EPA Withheld Reports Of Substantial Risk Posed By 1,240 Chemicals
By Sharon Lerner | The Intercept | November 1, 2021
Read the full article by Sharon Lerner (The Intercept)
"The Enviornmental Protection Agency has withheld information from the public since January 2019 about the dangers posed by more than 1,200 chemicals. By law, companies must give the EPA any evidence they possess that a chemical presents “a substantial risk of injury to health or the environment.” Until recently, the agency had been making these reports — known as 8(e) reports, for the section of the Toxic Substances Control Act that requires them — available to the public. In 2017, for instance, the EPA posted 481 substantial risk reports from industry on ChemView, a searchable public database of chemical information maintained by the agency. And in 2018, it added another 569 8(e) reports to the site. But since 2019, the EPA has only posted one of the reports to its public website.
During this time, chemical companies have continued to submit the critical studies to the agency, according to two EPA staff members with knowledge of the matter. Since January 2019, the EPA has received at least 1,240 reports documenting the risk of chemicals’ serious harms, including eye corrosion, damage to the brain and nervous system, chronic toxicity to honeybees, and cancer in both people and animals. PFAS compounds are among the chemical subjects of these notifications.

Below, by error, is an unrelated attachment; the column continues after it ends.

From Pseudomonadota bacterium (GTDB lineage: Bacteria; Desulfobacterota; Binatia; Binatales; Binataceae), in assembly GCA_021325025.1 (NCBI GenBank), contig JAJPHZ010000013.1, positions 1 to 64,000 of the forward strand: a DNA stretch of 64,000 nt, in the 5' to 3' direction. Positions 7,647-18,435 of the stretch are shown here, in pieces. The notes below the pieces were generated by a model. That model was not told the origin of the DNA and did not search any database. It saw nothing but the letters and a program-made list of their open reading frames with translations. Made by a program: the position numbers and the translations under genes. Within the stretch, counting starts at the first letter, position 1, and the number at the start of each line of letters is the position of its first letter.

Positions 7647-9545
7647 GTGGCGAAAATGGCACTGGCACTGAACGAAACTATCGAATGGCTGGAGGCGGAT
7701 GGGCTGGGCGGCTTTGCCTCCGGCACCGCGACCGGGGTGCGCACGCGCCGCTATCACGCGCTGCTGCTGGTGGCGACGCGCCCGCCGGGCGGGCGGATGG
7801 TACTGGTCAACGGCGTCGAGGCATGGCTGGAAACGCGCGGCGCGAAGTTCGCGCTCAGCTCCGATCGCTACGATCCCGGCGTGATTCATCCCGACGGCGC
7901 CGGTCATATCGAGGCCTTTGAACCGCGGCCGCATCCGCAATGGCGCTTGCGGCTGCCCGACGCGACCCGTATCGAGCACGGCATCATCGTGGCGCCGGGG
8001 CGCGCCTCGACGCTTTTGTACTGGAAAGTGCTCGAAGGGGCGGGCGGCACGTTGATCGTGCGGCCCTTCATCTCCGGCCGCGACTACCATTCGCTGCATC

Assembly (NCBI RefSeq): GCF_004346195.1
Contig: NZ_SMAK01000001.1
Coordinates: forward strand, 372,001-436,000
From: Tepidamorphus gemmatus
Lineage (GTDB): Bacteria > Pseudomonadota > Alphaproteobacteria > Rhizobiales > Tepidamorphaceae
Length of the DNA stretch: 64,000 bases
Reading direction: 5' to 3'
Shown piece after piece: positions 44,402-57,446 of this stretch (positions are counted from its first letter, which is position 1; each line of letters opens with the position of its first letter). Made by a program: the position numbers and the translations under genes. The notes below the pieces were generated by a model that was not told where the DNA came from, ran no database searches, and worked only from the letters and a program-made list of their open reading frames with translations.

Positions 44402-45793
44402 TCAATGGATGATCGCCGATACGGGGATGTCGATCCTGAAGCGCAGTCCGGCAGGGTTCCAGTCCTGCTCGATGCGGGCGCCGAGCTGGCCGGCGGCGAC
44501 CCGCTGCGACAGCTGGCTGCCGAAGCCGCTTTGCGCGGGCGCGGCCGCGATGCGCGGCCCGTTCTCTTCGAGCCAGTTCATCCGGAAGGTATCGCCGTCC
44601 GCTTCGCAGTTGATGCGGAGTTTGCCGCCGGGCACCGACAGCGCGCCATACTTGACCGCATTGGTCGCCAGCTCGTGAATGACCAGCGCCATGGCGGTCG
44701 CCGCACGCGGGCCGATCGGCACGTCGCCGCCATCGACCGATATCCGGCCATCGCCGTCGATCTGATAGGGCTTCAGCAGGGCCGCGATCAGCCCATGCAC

An EPA spokesperson acknowledged the problem in an emailed response to questions from The Intercept. “Due to overarching (staff and contractor) resource limitations, the agency was not able to continue the regular publication of 8(e) submissions in ChemView, a very manual process, after 1/1/2019.” The statement went on to note: “The TSCA program is underfunded. The previous Administration never asked Congress for the necessary resources to reflect the agency’s new responsibilities under amended TSCA. These shortfalls have implications that matter to all stakeholders, not just industry.” Despite the funding challenges, the EPA pledged to try to rectify the situation."